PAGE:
A few months later, those dreams extended to include cheesy gluten-free pizza crust after a life-changing crust at a Boston pizzeria. While the restaurant did not confirm it, their gluten-free pizza crust tasted remarkably similar to Brazilian cheese bread and from there I immediately went back to testing.
Why you'll love this gluten-free pizza crust recipe
Brazilian cheese bread has all the characteristics that make it perfectly suited for pizza crust. It bakes up with a crispy exterior that browns up with a chewy, cheesy, bready interior that stretches and pulls like traditional yeasted pizza crust.
While there are definitely vast and varied opinions on what makes a great pizza, there are a few things most of us can agree on, right? Namely, cheese. That's what gives this crust its wow factor - it's loaded with cheese.
The second pizza crust non-negotiable for me is that the bottom must be crispy. This is where I find that many gluten-free pizza crusts are lacking. Or if they are crispy, they aren't also chewy inside. Not this crust though! The cheese-y gluten-free pizza dough browns and crisps on the bottom while still having the classic pizza crust chew.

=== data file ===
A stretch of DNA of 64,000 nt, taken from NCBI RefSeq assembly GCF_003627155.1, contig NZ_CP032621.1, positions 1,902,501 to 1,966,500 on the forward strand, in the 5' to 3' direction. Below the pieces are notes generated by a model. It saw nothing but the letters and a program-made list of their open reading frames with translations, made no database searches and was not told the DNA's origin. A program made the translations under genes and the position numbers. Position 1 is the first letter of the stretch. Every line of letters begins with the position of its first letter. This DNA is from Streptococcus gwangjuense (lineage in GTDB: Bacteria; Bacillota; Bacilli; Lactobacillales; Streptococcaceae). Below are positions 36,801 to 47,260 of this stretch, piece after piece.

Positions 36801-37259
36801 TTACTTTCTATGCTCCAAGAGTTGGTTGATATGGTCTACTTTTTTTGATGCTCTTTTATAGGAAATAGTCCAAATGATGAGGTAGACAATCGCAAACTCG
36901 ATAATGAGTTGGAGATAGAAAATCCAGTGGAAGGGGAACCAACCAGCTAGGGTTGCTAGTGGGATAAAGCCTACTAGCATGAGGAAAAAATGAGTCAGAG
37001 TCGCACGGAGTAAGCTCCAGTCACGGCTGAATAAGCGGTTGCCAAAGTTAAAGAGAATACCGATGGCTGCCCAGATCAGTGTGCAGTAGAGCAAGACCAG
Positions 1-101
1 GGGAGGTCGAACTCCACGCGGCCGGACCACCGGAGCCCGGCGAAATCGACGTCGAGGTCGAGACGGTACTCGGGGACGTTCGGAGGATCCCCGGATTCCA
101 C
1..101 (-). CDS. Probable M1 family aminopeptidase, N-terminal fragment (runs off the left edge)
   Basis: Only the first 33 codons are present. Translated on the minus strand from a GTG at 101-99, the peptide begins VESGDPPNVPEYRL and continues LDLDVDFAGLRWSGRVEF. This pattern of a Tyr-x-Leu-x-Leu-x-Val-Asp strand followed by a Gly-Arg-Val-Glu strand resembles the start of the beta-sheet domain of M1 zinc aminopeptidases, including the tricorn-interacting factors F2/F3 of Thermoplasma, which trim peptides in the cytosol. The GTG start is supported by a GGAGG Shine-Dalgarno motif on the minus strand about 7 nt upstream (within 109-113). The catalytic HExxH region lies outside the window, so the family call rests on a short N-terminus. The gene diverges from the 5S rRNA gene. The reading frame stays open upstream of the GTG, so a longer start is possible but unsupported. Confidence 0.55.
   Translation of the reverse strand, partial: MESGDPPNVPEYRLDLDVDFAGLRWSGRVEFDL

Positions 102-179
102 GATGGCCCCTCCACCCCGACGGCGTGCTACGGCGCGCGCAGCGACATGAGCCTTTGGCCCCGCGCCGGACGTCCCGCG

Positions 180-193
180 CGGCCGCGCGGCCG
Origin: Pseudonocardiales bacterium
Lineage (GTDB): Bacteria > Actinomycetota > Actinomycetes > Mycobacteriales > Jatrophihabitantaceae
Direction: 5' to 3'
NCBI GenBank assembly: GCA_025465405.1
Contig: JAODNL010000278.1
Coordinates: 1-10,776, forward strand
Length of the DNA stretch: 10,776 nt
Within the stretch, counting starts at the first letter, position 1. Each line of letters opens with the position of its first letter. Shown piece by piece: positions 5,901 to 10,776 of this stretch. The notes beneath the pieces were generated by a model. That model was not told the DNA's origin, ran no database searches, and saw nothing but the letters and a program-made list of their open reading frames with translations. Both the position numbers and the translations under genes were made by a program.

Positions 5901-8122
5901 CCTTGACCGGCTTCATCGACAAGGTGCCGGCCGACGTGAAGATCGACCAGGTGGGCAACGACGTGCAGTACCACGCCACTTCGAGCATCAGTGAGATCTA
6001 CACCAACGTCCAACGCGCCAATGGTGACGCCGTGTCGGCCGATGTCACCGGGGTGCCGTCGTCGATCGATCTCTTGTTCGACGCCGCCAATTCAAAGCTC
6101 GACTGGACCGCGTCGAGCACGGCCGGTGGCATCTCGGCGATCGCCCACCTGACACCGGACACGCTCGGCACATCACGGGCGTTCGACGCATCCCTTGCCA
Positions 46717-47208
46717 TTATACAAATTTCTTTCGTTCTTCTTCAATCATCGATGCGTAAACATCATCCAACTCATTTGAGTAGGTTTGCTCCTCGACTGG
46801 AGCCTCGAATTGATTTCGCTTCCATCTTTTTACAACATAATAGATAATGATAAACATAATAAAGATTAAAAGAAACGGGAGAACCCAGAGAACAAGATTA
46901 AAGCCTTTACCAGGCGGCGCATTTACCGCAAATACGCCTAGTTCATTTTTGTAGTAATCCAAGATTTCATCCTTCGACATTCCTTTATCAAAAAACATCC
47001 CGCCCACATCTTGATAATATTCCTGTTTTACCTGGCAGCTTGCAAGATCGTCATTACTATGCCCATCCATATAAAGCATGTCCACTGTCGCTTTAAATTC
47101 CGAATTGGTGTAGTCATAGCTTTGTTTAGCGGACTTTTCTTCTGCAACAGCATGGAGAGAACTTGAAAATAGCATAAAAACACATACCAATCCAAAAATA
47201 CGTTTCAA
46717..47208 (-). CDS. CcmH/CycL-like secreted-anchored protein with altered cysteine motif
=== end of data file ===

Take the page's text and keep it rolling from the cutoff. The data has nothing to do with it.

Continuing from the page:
Gluten-Free Pizza Dough Without Xanthan Gum
Possibly the best part? This pizza crust doesn't require much fuss - even less fuss than a yeasted traditional pizza crust. In the bowl of a stand mixer, add tapioca flour to hot milk and oil. Then mix in eggs followed by cheese. Press it out and bake. That's it. This is now my favorite go-to gluten-free pizza recipe for weeknight dinners. No gums needed!
Honestly, the most annoying part of this recipe is that the dough is so darn sticky. No problem - to combat that, just coat your hands in plenty of tapioca starch/flour before handling the crust. Once coated in a thin layer of tapioca flour, the dough acts like a traditional yeasted pizza dough with stretch and pull.
Gluten-Free Pizza Recipes
If you're looking for a more classic gluten-free pizza dough recipe, I've got you covered with this recipe!
Need topping inspiration? Here are a few of my favorites that you can make on top of this gluten-free pizza dough recipe.
- Roasted Potato Pizza with Shaved Brussels Sprout Slaw
- Winter White Pizza with Delicata Squash from Heartbeet Kitchen
- Curried Cauliflower Pizza from Naturally Ella
- Cherry and Caramelized Onion Pizza from Floating Kitchen